Peter Thiels AI company Palantir is back in the limelight for all the wrong reasons. His clients include the CIA and the US immigration agency ICE. According to a new report, an error in the FBI's secretive software program allowed unauthorised personnel access to private data for over a year. The New York Post reports that the incident was discovered by prosecutors in Manhattan's federal court case against hacker Virgil Griffith. Palantir, in a statement, denied the claims and claimed that the FBI's improper use of the software caused the problem.
Griffith was arrested for allegedly giving North Korea information about how blockchain and cryptocurrency could be used to help it evade US sanctions in 2019. The incident revolves around the alleged hacker's social media data. This was obtained via a federal search warrant issued in March 2020. The letter claims that the Twitter and Facebook information were uploaded to Palantirs program via the default settings. This allowed unauthorized FBI employees access to it.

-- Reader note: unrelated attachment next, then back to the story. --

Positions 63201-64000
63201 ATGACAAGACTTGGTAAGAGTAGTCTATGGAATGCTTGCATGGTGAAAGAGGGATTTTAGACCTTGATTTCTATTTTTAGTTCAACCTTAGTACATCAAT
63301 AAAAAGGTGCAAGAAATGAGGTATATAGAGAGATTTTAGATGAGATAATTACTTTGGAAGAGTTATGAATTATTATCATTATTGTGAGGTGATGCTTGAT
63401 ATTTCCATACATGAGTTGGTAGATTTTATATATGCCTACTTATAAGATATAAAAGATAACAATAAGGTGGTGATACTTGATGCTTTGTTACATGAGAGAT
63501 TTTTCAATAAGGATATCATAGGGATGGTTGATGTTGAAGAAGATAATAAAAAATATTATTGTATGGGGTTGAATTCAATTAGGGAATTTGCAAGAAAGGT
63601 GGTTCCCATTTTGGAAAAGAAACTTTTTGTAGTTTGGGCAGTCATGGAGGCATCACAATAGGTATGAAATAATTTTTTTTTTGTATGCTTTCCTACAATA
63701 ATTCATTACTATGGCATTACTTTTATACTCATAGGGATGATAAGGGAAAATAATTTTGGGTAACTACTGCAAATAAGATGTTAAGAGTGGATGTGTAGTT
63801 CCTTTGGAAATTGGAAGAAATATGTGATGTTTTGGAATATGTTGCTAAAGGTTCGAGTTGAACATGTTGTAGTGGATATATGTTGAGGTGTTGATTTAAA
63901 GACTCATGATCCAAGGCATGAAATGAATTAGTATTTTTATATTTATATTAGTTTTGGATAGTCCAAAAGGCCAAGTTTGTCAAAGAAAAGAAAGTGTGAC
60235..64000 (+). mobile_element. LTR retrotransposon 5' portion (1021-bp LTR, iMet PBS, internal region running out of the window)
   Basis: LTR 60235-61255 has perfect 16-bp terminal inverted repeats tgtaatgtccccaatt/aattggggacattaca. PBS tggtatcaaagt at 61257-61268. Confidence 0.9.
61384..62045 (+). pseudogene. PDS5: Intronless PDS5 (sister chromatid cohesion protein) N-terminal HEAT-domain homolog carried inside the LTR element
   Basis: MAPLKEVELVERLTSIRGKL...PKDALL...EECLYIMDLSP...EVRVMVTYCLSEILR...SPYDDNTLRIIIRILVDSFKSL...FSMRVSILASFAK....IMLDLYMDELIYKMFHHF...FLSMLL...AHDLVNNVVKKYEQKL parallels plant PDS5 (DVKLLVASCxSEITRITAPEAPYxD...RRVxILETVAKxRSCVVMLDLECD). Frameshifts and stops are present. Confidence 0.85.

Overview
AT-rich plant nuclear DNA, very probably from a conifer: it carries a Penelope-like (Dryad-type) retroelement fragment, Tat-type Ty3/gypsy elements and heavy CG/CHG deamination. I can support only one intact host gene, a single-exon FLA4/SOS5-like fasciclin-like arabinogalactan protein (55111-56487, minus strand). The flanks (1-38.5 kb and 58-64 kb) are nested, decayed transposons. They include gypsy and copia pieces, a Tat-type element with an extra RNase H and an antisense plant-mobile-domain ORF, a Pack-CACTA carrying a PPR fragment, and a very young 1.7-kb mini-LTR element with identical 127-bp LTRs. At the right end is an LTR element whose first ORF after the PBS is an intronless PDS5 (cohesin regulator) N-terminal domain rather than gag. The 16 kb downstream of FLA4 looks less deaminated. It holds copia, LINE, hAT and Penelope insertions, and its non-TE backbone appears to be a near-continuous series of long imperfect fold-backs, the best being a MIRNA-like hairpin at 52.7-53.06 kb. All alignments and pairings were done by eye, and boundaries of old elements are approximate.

The material was accessed by an agent and three analysts four times between May 2020 and August 2021. According to the letter, Griffiths' FBI case agent was alerted by a colleague earlier in the month. According to the letter, those who had access to the information told prosecutors they didn't recall using it during their investigations.
In the course of a separate investigation, an FBI analyst had identified communications between defendant and subject of other investigation using searches on the Platform that accessed Search Warrant Returns. The letter noted.
Palantir is trying not to be involved in the matter. According to Palantir, there was no problem with the software. It also stated that the customer didn't follow the strict protocols required to protect search warrant return returns.
Palantir's growth is increasing, so a PR crisis involving software flaws is not something they need. The company's revenues have increased since it went public last fall. However, its operational losses are increasing. Palantirs clients now include government agencies as well as tech giants such IBM and Rio Tinto. It also works with commercial space companies in managing a meta-constellation consisting of 237 satellites.
Editor's Note: This article originally appeared on Engadget.